Because Washington arguably does not currently recognize a claim for negligent construction, see, e.g., Atherton Condo. Apartment-Owners Ass’n Bd. of Dirs. v. Blume Dev. Co., 115 Wn.2d 506, 799 P.2d 250 (1990), but see Donatelli v. D.R. Strong Consulting Engineers, Inc., 2013 WL 6022171, 312 P.3dd 620 Wash. (2013), the vast majority of construction defect claims are brought as, or at least involve, breach of contract claims.[1]  The statute of limitations begins to run on these claims, either at termination of services or at “substantial completion” of the project, whichever is later.[2]  RCW 4.16.310.

Statutes of Repose and Limitations on Application of Statutes

In addition to the statute of limitations, the practitioner must be aware that Washington has a six-year statute of repose, running from the date of substantial completion of construction or the termination of services, whichever is later.  RCW 4.16.310.  Like other jurisdictions, Washington distinguishes between the two as follows:  “A statute of limitation bars plaintiff from bringing an already accrued claim after a specific period of time.  A statute of repose terminates a right of action after a specific time, even if the injury has not yet occurred.”  Rice v. Dow Chem. Co., 124 Wn.2d 205, 875 P.2d 1213 (1994) (internal citations omitted).

The Interplay Between the Statutes of Limitation and Repose.

Applying the statute of limitations and statute of repose involves a two-step analysis.  First, the practitioner must be certain that the cause of action accrued within six years of substantial completion.  If it did not, the claim is barred by the statute of repose.  1000 Virginia L.P. v. Vertecs Corp., 158 Wn.2d 566, 146 P.3d 423 (2006).  Second, the plaintiff must have filed suit within the applicable statute of limitations.  1000 Virginia L.P. v. Vertecs Corp., 158 Wn.2d 566, 146 P.3d 423 (2006).  The statute of limitations, however, only begins to run once the cause of action has accrued.  RCW 4.16.005.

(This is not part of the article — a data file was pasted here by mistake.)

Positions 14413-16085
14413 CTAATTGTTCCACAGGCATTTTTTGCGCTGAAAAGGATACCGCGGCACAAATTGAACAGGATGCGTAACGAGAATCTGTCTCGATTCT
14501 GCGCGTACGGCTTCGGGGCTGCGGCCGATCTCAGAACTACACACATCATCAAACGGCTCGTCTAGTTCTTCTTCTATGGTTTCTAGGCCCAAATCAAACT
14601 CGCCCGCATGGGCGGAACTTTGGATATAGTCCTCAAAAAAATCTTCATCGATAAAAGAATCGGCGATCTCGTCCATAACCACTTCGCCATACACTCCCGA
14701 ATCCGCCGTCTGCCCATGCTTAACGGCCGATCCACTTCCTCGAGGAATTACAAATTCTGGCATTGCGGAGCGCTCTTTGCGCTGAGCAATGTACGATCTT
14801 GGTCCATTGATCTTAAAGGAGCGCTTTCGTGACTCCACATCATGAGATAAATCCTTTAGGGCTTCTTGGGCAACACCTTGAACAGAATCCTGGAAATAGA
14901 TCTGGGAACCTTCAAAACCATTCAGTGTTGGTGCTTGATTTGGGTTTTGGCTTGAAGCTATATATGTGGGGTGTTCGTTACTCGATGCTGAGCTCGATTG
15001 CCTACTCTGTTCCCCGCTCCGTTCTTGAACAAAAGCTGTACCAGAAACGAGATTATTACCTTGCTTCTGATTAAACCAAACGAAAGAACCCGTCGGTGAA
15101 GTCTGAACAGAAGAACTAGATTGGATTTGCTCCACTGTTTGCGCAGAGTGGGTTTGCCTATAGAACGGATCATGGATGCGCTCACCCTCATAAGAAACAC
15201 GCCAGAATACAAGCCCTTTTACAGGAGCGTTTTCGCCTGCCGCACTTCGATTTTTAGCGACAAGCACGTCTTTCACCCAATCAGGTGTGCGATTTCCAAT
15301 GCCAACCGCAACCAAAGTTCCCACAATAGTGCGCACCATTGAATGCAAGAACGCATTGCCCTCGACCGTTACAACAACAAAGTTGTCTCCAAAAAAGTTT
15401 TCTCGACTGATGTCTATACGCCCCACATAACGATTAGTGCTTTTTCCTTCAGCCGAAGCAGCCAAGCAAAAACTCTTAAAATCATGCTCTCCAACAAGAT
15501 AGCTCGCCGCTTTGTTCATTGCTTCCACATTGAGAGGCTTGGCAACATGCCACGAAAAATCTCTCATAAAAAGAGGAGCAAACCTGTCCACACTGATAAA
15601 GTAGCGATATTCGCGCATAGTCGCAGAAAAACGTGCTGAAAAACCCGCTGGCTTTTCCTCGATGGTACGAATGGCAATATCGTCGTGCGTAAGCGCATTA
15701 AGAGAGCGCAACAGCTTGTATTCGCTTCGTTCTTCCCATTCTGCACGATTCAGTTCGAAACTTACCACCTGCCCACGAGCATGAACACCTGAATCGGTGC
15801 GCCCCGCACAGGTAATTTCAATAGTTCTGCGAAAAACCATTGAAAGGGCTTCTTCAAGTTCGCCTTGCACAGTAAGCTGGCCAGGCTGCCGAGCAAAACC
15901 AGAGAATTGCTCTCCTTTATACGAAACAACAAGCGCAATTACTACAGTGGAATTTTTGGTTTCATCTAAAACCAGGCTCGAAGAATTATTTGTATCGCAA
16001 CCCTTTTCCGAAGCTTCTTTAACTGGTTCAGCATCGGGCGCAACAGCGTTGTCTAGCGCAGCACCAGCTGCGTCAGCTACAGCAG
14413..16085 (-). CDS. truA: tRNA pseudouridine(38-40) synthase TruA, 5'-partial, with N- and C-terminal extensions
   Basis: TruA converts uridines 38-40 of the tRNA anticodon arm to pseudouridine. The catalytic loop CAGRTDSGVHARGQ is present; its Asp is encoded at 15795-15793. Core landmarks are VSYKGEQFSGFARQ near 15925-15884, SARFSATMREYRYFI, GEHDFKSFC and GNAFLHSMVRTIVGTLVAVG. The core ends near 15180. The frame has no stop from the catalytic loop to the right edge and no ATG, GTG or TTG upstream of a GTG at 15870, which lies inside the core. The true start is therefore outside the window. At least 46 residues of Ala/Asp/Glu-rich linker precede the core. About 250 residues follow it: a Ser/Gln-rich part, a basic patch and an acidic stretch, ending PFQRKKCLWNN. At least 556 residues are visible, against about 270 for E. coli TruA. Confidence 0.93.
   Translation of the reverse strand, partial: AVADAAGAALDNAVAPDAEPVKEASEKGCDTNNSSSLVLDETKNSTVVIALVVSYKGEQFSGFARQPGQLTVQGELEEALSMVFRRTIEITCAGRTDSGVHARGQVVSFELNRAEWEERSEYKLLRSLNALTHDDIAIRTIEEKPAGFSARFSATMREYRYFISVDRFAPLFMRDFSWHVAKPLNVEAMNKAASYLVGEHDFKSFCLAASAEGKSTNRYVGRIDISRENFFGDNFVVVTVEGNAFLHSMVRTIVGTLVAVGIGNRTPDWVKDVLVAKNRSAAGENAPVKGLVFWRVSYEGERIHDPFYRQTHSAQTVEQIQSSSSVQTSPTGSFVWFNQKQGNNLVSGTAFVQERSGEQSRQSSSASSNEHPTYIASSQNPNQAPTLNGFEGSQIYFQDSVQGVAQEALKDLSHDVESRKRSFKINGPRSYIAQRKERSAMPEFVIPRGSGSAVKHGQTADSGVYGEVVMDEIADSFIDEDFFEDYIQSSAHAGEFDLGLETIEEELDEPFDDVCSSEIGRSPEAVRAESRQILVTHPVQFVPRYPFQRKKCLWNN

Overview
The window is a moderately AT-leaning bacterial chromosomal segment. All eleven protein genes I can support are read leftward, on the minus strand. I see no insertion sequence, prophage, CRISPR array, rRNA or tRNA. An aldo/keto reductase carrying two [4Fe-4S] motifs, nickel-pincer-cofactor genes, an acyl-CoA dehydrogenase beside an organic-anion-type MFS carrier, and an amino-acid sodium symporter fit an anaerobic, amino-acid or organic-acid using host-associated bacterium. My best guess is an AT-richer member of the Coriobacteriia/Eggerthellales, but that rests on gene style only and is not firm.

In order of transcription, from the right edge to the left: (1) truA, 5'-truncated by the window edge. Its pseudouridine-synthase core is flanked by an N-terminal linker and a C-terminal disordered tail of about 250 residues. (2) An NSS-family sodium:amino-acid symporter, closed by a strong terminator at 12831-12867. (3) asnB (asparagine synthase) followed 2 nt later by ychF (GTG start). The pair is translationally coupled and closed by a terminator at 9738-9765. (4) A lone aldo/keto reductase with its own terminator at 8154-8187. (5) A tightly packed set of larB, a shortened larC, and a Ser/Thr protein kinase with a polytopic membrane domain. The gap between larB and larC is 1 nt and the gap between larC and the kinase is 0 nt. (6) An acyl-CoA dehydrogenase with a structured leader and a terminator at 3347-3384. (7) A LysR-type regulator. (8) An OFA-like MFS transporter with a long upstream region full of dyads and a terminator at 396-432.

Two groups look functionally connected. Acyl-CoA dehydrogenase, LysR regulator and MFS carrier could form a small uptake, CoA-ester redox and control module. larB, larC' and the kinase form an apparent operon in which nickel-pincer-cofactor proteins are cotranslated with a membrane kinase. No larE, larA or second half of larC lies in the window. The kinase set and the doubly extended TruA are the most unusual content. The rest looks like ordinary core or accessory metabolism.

A simple example of the interplay between the statute of limitations and statute of repose involves a personal injury action, arising out of construction, where the injury occurred in the fifth year following substantial completion.  The first step is to determine whether the plaintiff’s cause of action accrued within the six-year statute of repose.  In this hypothetical it did, and therefore the claim is not barred by that statute.

The second step is to determine if the claim is barred by the statute of limitations, which began running upon accrual (in this example, upon injury).  Therefore, to determine whether plaintiff’s claim is barred by the three year personal injury statute of limitations, the practitioner must ask him/herself whether more than three years have lapsed since plaintiff’s injury.

In determining running of the statutes of repose and limitations, a practitioner must be cognizant of the triggering of each statute.  RCW 4.16.310 is clear that the time begins to run upon substantial completion of a project.  Thus, the commencement of the period is measured from the latter of termination of services or date of substantial completion.  Substantial completion runs from the point when an improvement “may be used;” actual use or occupancy is not required for construction to be substantially complete.  Lakeview Blvd. Condominium Ass’n v. Apartment Sales Corp., 144 Wn. 2d 570, 29 P.3d 1249 (2001)A claim that accrues before substantial completion of the improvement starts the running of the statute of limitations.  RCW 4.16.040(1); RCW 4.16.080(3).  See also, Phillips v. King County, 87 Wn. App. 468, 943 P.2d 306 (1997).

The Discovery Rule in Construction Defect.

The Supreme Court adopted the discovery in all construction defect cases in Architechtonics Constr. Management, Inc. v. Khorram, 111 Wn. App. 725, 737, 45 P.3d 1142 (2002), rev. denied, 148 Wn.2d 1005, 60 P.3d 1212 (2003).  In response to the Architechtonics decision, the Washington Legislature enacted RCW 4.16.326(1)(g), which specifically rejected the discovery rule in the context of written construction contracts, but which is silent as to oral contracts.